[QODLink]
Europe

Russia grants Greenpeace activists exit visas

Dima Litvinov was the first of the 'Arctic 30' to leave Russia, with the rest expected to follow in the coming days.

Last updated: 27 Dec 2013 03:00
Email Article
Print Article
Share article
Send Feedback
The boarding of the 'Arctic Sunrise' and arrest of the activists resulted in international criticism [AP]

Russian authorities have issued exit visas to 14 of the 30 Greenpeace members, arrested and detained more than two months ago, a move that will allow them to leave the country.

It comes after charges were dropped against them over a protest outside an Arctic oil rig.

The first of the activists left Russia on Thursday after the visas were issued and the rest are expected to get clearance to leave by Friday.

Soviet-born Swedish activist Dima Litvinov crossed the Finnish border after receiving an exit stamp in his passport.

"Now I'm going home to my bed, my wife, my kids and my life," Dima said in a statement.

"I'm leaving Russia feeling like we won something here."

Russia's treatment of the 30 activists from 18 countries - who spent two months in detention and faced hooliganism charges punishable by seven years in jail - had drawn heavy criticism from Western nations and celebrities.

The "Arctic 30" were arrested in September following a protest outside a Russian oil rig in the Arctic and spent two months in jail before they were granted bail in November.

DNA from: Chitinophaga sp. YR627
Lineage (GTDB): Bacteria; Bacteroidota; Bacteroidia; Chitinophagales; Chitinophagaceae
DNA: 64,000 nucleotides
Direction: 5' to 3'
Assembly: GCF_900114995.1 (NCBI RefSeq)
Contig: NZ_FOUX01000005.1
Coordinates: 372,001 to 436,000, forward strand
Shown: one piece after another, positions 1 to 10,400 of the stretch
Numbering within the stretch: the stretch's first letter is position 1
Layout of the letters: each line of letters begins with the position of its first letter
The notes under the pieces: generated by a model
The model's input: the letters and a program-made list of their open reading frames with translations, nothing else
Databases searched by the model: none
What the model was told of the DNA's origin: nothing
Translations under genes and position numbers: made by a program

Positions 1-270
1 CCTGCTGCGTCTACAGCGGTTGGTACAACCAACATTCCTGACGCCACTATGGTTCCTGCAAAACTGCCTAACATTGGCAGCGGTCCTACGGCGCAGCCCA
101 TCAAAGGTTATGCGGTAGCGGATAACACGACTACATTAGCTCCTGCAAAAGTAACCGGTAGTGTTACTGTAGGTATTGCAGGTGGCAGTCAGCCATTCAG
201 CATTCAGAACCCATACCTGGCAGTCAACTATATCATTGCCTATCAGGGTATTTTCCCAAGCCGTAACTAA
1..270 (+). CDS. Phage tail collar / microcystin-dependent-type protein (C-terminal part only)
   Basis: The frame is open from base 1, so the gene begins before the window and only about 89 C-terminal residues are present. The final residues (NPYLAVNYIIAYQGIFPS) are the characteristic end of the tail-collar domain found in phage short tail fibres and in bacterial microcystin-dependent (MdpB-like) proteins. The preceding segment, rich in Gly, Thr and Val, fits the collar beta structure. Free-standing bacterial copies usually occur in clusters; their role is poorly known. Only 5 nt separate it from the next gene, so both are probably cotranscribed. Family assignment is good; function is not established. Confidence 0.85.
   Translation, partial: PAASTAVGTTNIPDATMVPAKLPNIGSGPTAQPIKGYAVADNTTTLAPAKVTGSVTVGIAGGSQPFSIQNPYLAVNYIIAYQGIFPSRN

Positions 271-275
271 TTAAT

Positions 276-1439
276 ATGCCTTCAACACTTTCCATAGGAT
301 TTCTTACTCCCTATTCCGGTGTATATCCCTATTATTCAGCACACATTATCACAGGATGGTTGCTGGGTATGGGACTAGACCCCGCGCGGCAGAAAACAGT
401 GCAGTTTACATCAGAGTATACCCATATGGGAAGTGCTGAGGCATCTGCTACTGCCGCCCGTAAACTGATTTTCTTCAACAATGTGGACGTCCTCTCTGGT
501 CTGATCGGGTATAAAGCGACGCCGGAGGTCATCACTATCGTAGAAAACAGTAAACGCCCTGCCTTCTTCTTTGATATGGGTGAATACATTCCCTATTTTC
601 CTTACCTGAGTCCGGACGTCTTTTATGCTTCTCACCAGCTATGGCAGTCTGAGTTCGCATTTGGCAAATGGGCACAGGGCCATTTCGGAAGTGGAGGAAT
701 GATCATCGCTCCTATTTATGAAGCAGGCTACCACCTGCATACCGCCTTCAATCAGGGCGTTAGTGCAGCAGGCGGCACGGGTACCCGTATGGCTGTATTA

Hooliganism charges against the crew were later dropped after Russia's parliament passed an amnesty law that was seen as an attempt by the Kremlin's to assuage the criticism of Russia's human rights record before the Winter Olympics in Sochi in February.

226

Source:
Agencies
Email Article
Print Article
Share article
Send Feedback
Featured on Al Jazeera
Muslim volunteers face questioning and threat of arrest, while aid has been disrupted or blocked, charities say.
Six months on, outrage and sorrow over the mass schoolgirl abduction has disappeared - except for families in Nigeria.
ISIL combatants seeking an 'exit strategy' from Mideast conflict need positive reinforcement back home, analysts say.
European nation hit by a wave of Islamophobia as many young fighters join ISIL in Syria and Iraq.
Featured
Lacking cohesive local ground forces to attack in tandem, coalition air strikes will have limited effect, experts say.
Hindu right-wing groups run campaign against what they say is Muslim conspiracy to convert Hindu girls into Islam.
Six months on, outrage and sorrow over the mass schoolgirl abduction has disappeared - except for families in Nigeria.
Muslim caretakers maintain three synagogues in eastern Indian city, which was once home to a thriving Jewish community.
Amid fresh ISIL gains, officials in Anbar province have urged the Iraqi government to request foreign ground troops.